This article studies the design of an iterative learning control algorithm to correct for hysteresis-caused error in piezo-based positioning systems, for example atomic force microscopes (AFMs). It is noted that relatively long-range, precision positioning of the AFM-probe tip (relative to a sample surface) is critical during AFM operations. For example, during AFM-based nanofabrication, piezos are used to position the AFM-probe tip at a desired location and then a surface feature is created by changing the interaction between the AFM-probe tip and sample surface ,  and . One common technique for creating surface features is to apply a voltage between the probe tip and sample surface to induce local anodic oxidation, e.g., see ; the feature sizes achieved with this technique is smaller than 100 nm  and . In such nanofabrication applications, it is not only necessary to achieve precision in the AFM-probe-tip position to create nanosized features, but it is also necessary to achieve precision positioning over relatively long ranges (tens of microns), e.g., to pattern interconnects between devices and electrical-contact pads  and . Without precise control of the probe-tip misalignment of the interconnects may result, subsequently leading to incomplete electrical connections between the nanosized components. The challenge in using piezos to achieve precision positioning (over long ranges) is hysteresis behavior causes substantial tracking error – as much as 15% of the total displacement range  and . As a result, there is a need to compensate for the hysteresis-caused error in AFM-based nanofabrication. Furthermore, similar positioning-error problems due to hysteresis arise in other AFM-based applications such as high-density data storage  and nanometrology . Recently, our research has developed and showed convergence of an iterative learning control (ILC) method to compensate for Preisach-type hysteresis effect in piezo-positioners . In this article, we illustrate the design of this ILC method for an experimental AFM system. Our experimental results show that ILC can achieve substantial reduction of hysteresis-caused positioning error, e.g., the tracking error can be reduced to the noise level of the sensor measurement. Iterative learning control (ILC)  is well suited to compensate for hysteresis-caused positioning errors during repetitive AFM operations. For instance, in AFM-based high-density data storage, the probe tip is scanned repetitively back and forth across the sample surface while read/write operations are performed . Such repetitive motion of the AFM-probe tip enables the application of ILC techniques to learn and compensate for the hysteresis-caused errors. It is noted that even when the AFM operation is not repetitive, the ILC method can still be used. For example, the AFM-probe-tip trajectory may not be repetitive during nanofabrication; however, ILC can be used off-line to learn the hysteresis-compensating input and then the input can be applied to the piezo-positioner – as a feedforward input – to achieve precision positioning during the nanofabrication process. In contrast to other approaches to find the hysteresis-compensating feedforward input, e.g., model-based approaches as described in Refs. , ,  and , an advantage of ILC is it is effective even in the absence of accurate models  and . This is particularly important for piezo-systems because the model can change over time, say due to aging effects. Furthermore, as in any feedforward control approach, ILC can be augmented with feedback control for additional improvement in the positioning performance, say to account for external perturbations, or to stabilize the positioning system  and . This method can also be used in conjunction with other approaches to reduce hysteresis in piezos, such as charge control methods . Although the ILC approach is well suited for precision-positioning of piezos in AFM applications, the challenge is to develop convergence criteria needed to design the ILC algorithm. The difficulty in proving convergence of ILC algorithms for hysteretic systems arises due to two reasons: (i) branching effects and (ii) nonlinearity of each branch . The latter issue can be addressed by standard ILC methods. For example, the convergence of ILC on a single branch was shown in , in which the hysteresis nonlinearity was modeled as a single branch (using a polynomial). Alternatively, a functional approach was proposed for systems that satisfy the incrementally strictly increasing operator (ISIO) property ; however, the branching effect in hysteresis results in loss of the ISIO property . The reason branching causes problems in proving convergence is because branching prevents the ILC algorithm from predicting the direction in which the input needs to be changed based on a measured output error. For example, the input error can grow from one iteration to the next. To illustrate this loss in direction due to branching effects, consider a typical hysteresis (output (v ) vs. input (u )) response shown in Fig. 1. Suppose this hysteresis curve corresponds to a desired output v d and its associated input u d. Assume at some time t we have a desired output value v d(t ). On the hysteresis curve in Fig. 1 there are two possible inputs associated with v d(t ), one on the ascending branch BaBa and one on the descending BdBd. Now for convenience, let the initial input and its corresponding output (u 0(t ), v 0(t )) be at the origin as shown in Fig. 1. Suppose for the next trial we wish to determine the next input based on the current measured output error. What we discover is in comparison to the current input (u 0(t )), the desired input to achieve the desired output (v d(t )) could be either (i) the higher value (u H(t )) on the ascending branch (BaBa); or (ii) the lower value (u L(t )) on the descending branch (BdBd). But unfortunately, the current output error (v d(t ) − v 0(t )), which is positive in this example, cannot be used to determine the direction in which the input needs to be changed at the next trial; the input error could be positive ((u H(t ) − u 0(t )) > 0) or negative ((u L(t ) − u 0(t )) < 0). If, for example, the desired output was on the descending branch BdBd, then the positive output error would cause the input for the next trial to move in the positive direction (away from the input uL(t)). Therefore, the input could grow at the next trial. It is noted that ILC relies on the ability to predict the direction in which the input needs to be changed to reduce the output error; therefore, the branching effect makes it challenging to show convergence of ILC for hysteretic systems.The inability, to predict the direction in which the input needs to be changed for reducing the output error in hysteretic systems, can be overcome if the input–output behavior is restricted to belong on one single branch. For instance, if the input–output behavior belongs on the ascending branch (e.g., BaBa in Fig. 1), then the input should be increased if the output error (vd(t) − v0(t)) is positive. (Similarly, the input should be decreased if the output error is negative.) This observation that the direction can be determined from the output error on a single branch was used to prove the convergence for an ILC algorithm for hysteretic systems in . The work developed convergence criteria for a single branch (desired output trajectories that are monotonic in time) and then proved the convergence of general output trajectories by, first, partitioning a general output trajectory into monotonic sections (several branches) and, second, proving convergence of the ILC for each branch, one at a time. The challenge in this approach is to ensure that the ILC procedure does not lead to the generation of additional branches from one iteration to another – the generation of additional branches leads to loss in the ability to predict the direction in which the input needs to be changed to reduce the output error. Although additional branches that are generated can be further partitioned, the difficulty is that more branches can be generated within the newly partitioned branches; the number of branches could grow indefinitely and the ILC algorithm may not converge. In this article, we discuss the use of the convergence criteria (in ) to design the ILC algorithm for precision positioning. Additionally, we illustrate the application of this ILC approach to an experimental AFM system. The remainder of this article is organized as follows. In the next section, we briefly review the ILC algorithm to achieve precise positioning for Preisach-type hysteretic systems. Afterwards, we discuss the design and implementation of the ILC algorithm, and show experimental results in Sections 3 and 4, respectively. Finally, our concluding remarks follow in Section 5 and an appendix which discusses the convergence analysis is found in Appendix A.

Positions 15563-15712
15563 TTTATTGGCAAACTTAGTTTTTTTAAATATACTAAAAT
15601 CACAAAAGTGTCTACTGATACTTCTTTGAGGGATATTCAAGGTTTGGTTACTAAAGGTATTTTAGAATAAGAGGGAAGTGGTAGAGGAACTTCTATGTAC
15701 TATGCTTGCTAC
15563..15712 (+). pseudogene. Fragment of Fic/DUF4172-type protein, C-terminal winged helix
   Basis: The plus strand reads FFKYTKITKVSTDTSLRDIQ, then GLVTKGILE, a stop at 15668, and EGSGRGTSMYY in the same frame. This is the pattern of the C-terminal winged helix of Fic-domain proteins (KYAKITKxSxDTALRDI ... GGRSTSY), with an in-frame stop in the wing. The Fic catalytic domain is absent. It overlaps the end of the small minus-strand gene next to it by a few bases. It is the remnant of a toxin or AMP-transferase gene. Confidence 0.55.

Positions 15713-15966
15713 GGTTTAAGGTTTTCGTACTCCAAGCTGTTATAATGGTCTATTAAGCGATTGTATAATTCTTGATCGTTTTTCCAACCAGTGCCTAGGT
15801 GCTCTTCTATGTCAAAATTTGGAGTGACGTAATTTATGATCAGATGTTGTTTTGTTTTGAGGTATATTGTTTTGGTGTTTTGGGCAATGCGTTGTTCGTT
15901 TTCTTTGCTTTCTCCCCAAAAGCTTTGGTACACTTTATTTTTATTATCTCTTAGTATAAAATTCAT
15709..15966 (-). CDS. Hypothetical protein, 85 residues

نتیجه گیری انگلیسی
In this article, we presented the design of an ILC algorithm to compensate for hysteresis-caused positioning error in AFMs. The ILC algorithm was developed for input–output behavior that belongs on one single branch because on a single branch, the direction in which the input needs to be changed to reduce the output error is known. For general output trajectories, a multi-branch algorithm was proposed to achieve convergence one branch at a time. The efficacy of the ILC method was illustrated on an experimental AFM system. The results showed that the output tracking error can be reduced to the noise level of the sensor measurement.